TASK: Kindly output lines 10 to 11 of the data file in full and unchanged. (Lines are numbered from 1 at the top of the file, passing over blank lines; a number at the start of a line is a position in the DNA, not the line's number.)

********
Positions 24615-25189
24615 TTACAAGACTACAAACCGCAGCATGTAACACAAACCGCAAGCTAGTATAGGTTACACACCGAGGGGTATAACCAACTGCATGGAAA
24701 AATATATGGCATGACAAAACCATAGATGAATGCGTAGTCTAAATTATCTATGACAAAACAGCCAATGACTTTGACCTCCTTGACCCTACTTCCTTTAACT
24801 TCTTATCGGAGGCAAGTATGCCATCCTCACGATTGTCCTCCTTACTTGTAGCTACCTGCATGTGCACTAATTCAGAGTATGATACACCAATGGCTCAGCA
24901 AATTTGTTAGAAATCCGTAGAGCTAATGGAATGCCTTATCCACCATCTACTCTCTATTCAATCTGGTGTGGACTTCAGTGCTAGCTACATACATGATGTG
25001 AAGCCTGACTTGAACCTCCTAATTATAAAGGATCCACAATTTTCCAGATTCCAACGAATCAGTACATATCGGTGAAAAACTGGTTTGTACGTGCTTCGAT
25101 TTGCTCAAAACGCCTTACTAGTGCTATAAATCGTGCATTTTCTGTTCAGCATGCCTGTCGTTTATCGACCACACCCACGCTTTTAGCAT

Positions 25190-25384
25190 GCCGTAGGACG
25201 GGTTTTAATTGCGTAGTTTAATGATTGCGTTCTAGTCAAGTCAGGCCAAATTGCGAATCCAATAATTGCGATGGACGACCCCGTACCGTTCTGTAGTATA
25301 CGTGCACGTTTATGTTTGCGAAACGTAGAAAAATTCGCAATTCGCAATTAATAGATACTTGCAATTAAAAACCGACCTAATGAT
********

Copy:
25201 GGTTTTAATTGCGTAGTTTAATGATTGCGTTCTAGTCAAGTCAGGCCAAATTGCGAATCCAATAATTGCGATGGACGACCCCGTACCGTTCTGTAGTATA
25301 CGTGCACGTTTATGTTTGCGAAACGTAGAAAAATTCGCAATTCGCAATTAATAGATACTTGCAATTAAAAACCGACCTAATGAT